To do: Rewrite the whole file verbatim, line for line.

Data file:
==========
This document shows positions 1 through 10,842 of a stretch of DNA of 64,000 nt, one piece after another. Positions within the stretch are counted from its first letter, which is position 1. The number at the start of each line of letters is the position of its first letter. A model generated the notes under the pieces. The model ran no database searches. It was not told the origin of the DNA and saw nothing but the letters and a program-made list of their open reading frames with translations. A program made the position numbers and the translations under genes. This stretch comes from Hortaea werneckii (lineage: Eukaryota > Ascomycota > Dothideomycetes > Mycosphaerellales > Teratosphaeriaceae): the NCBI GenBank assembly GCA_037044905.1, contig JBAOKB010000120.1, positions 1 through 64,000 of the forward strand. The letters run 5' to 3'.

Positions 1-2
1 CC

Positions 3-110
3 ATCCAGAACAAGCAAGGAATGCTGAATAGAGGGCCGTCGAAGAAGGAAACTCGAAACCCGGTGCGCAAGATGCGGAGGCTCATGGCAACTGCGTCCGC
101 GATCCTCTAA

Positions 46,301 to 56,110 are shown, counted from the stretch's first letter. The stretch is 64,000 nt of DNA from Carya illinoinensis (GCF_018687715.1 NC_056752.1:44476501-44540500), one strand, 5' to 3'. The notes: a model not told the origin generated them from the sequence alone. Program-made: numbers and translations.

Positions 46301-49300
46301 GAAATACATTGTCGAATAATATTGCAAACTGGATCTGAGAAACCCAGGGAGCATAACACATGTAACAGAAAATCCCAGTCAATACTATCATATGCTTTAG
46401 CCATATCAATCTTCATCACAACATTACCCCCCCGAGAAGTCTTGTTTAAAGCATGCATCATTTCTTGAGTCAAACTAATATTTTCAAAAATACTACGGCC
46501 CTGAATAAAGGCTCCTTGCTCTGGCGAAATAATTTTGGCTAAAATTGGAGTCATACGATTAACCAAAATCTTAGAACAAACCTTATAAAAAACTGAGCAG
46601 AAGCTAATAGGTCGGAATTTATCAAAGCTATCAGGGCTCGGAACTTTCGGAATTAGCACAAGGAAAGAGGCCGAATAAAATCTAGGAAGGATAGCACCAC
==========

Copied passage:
This document shows positions 1 through 10,842 of a stretch of DNA of 64,000 nt, one piece after another. Positions within the stretch are counted from its first letter, which is position 1. The number at the start of each line of letters is the position of its first letter. A model generated the notes under the pieces. The model ran no database searches. It was not told the origin of the DNA and saw nothing but the letters and a program-made list of their open reading frames with translations. A program made the position numbers and the translations under genes. This stretch comes from Hortaea werneckii (lineage: Eukaryota > Ascomycota > Dothideomycetes > Mycosphaerellales > Teratosphaeriaceae): the NCBI GenBank assembly GCA_037044905.1, contig JBAOKB010000120.1, positions 1 through 64,000 of the forward strand. The letters run 5' to 3'.

Positions 1-2
1 CC

Positions 3-110
3 ATCCAGAACAAGCAAGGAATGCTGAATAGAGGGCCGTCGAAGAAGGAAACTCGAAACCCGGTGCGCAAGATGCGGAGGCTCATGGCAACTGCGTCCGC
101 GATCCTCTAA

Positions 46,301 to 56,110 are shown, counted from the stretch's first letter. The stretch is 64,000 nt of DNA from Carya illinoinensis (GCF_018687715.1 NC_056752.1:44476501-44540500), one strand, 5' to 3'. The notes: a model not told the origin generated them from the sequence alone. Program-made: numbers and translations.

Positions 46301-49300
46301 GAAATACATTGTCGAATAATATTGCAAACTGGATCTGAGAAACCCAGGGAGCATAACACATGTAACAGAAAATCCCAGTCAATACTATCATATGCTTTAG
46401 CCATATCAATCTTCATCACAACATTACCCCCCCGAGAAGTCTTGTTTAAAGCATGCATCATTTCTTGAGTCAAACTAATATTTTCAAAAATACTACGGCC
46501 CTGAATAAAGGCTCCTTGCTCTGGCGAAATAATTTTGGCTAAAATTGGAGTCATACGATTAACCAAAATCTTAGAACAAACCTTATAAAAAACTGAGCAG
46601 AAGCTAATAGGTCGGAATTTATCAAAGCTATCAGGGCTCGGAACTTTCGGAATTAGCACAAGGAAAGAGGCCGAATAAAATCTAGGAAGGATAGCACCAC